In New Zealand, over 600 000 people have asthma – this includes an estimated 1 in 7 children and 1 in 9 adults who take asthma medication.
Asthma is also one of the most common causes of hospital admissions among New Zealand children.
Many people regard asthma as a mild disease that causes the odd episode of wheezy breathing and are surprised to learn that asthma can kill. For at least 52 families in New Zealand this year, asthma will be tragically memorable.
Next week (31 August – 6 September) is Asthma Awareness Week. Asthma Awareness Week coincides with the start of spring, a time when many struggle with their asthma.
Asthma affects people in different ways. Some people have asthma symptoms most of the time and forget how it feels to be well. Others have asthma symptoms every few weeks, and some are so well controlled that they hardly ever experience symptoms at all.
Te Hiku Hauora’s mobile nursing team provide an Asthma and Respiratory service. This service, led by registered nurse Marlene Sexton, provides free education, treatment, monitoring and support for all those with asthma and respiratory conditions.
“We help our clients and their whanau understand their respiratory conditions, inhalers and medications, develop individual care plans with whanau involvement and provide access to health programmes and services which will assist them in achieving their goals.”
Marlene says this year has already been a busy one.
“Many of the tamariki registered within my service that I have not seen for a year or two appear to be re-presenting back to their GP with asthma. This is a concern due to many choosing to use their old inhaler medication without seeing their GP first, which may have expired or may no longer be suitable for their asthma. This means each child having to be reassessed, ensuring they are on the right asthma medication then updating their asthma management plan to suit their needs.”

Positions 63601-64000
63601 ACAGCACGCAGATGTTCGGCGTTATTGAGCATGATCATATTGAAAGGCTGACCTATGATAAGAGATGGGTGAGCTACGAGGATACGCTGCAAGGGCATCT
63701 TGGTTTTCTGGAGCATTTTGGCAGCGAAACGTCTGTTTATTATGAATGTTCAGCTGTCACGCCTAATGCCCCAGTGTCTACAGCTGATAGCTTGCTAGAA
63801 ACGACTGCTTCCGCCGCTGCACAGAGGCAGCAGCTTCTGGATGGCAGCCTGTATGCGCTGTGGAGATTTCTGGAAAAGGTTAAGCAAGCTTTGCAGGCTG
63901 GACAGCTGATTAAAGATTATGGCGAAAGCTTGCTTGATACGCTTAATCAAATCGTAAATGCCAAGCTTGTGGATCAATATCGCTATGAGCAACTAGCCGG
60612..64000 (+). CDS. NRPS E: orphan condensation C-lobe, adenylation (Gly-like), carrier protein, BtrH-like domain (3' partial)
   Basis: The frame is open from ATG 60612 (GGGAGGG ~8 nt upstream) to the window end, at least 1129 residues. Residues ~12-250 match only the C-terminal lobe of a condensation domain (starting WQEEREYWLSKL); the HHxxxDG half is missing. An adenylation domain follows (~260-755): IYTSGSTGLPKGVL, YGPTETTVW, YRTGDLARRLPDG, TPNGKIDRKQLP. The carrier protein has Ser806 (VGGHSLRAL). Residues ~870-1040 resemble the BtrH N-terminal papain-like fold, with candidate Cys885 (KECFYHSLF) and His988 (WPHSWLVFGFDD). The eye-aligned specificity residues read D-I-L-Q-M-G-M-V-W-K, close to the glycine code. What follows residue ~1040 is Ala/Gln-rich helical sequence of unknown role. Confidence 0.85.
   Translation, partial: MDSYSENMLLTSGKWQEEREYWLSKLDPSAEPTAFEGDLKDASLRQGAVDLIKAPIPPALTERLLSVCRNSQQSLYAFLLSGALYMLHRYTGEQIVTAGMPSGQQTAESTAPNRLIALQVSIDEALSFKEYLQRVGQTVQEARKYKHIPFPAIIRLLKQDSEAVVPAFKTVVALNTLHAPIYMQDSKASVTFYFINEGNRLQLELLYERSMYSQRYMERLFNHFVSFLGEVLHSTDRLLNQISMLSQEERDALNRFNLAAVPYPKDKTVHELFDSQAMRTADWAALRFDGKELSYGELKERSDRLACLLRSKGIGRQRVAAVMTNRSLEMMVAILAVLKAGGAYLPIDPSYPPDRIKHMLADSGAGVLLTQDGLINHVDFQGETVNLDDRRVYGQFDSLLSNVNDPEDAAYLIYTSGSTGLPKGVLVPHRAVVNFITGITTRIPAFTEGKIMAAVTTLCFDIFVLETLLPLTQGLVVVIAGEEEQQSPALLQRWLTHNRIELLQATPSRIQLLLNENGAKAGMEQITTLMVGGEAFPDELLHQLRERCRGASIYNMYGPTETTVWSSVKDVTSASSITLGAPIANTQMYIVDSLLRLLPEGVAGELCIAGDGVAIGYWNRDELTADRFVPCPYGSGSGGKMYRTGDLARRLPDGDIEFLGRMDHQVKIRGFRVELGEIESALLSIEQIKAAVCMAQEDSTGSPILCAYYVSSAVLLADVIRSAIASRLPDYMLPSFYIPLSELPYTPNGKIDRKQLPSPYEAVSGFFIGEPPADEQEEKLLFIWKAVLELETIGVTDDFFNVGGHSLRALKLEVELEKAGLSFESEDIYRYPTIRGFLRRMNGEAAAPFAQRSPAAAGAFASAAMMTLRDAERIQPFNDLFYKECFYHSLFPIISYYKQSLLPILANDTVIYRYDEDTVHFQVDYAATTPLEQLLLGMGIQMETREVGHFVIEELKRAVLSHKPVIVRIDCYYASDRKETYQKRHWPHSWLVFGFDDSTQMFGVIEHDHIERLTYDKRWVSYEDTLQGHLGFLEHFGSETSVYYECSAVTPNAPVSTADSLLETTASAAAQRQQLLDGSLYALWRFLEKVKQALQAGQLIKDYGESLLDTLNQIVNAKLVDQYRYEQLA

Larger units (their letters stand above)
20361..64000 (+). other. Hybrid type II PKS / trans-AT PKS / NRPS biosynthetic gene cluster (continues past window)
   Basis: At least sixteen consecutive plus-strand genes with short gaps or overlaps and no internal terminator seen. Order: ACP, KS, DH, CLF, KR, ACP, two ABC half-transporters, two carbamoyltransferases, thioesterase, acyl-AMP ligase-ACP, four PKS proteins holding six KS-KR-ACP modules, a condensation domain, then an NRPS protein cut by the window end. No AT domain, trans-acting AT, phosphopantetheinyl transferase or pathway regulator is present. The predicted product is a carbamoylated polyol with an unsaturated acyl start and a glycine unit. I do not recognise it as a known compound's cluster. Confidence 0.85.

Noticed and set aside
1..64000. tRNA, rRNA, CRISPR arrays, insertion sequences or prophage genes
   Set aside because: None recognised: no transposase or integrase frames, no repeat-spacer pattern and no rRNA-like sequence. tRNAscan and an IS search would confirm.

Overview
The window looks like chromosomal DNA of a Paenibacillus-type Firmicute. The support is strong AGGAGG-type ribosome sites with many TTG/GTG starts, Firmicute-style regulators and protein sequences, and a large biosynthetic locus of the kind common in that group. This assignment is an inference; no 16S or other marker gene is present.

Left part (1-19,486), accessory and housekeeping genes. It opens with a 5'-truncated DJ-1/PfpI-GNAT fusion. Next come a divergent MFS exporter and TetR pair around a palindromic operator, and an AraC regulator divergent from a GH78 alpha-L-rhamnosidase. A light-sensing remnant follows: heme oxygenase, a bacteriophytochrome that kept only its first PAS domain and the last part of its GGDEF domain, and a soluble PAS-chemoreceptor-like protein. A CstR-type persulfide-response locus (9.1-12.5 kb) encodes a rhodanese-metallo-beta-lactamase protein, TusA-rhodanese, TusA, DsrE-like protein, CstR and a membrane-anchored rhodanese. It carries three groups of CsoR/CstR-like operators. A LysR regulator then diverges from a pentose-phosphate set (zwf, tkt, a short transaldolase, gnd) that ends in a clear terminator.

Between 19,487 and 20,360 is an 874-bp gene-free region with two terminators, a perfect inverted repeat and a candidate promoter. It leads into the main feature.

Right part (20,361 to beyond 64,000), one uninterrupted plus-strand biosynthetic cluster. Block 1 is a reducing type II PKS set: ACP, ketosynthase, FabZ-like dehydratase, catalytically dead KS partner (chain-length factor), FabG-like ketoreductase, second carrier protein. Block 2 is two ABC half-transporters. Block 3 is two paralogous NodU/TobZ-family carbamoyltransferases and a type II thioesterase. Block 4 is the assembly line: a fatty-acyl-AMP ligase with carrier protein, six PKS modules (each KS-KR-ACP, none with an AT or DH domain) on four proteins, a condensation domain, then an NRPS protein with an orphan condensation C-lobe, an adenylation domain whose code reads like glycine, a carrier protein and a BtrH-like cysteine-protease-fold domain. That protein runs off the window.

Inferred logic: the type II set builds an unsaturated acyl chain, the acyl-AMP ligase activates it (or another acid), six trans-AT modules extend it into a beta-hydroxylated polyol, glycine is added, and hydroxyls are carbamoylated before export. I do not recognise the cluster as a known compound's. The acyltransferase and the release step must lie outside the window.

Marlene regularly visits schools within our rohe, ensuring that each kura (school) has an Asthma Register, Asthma First Aid poster and an asthma emergency kit.
The majority of schools in Tai Tokerau are Asthma Friendly Schools. That means they are a school that identifies children with asthma when they enrol at the school, whose staff are educated in asthma safety and has an asthma policy and maintains a smoke free environment 24 hours a day, 7 days a week.
“The risks of an asthma attack happening at these schools are greatly reduced, along with less absenteeism due to asthma and fuller student participation in physical activities” says Marlene.
“Kids with asthma are often kept on the side lines because their asthma is not managed. If everyone is more informed, it is much more likely that kids with asthma will be able to take part in physical activities.”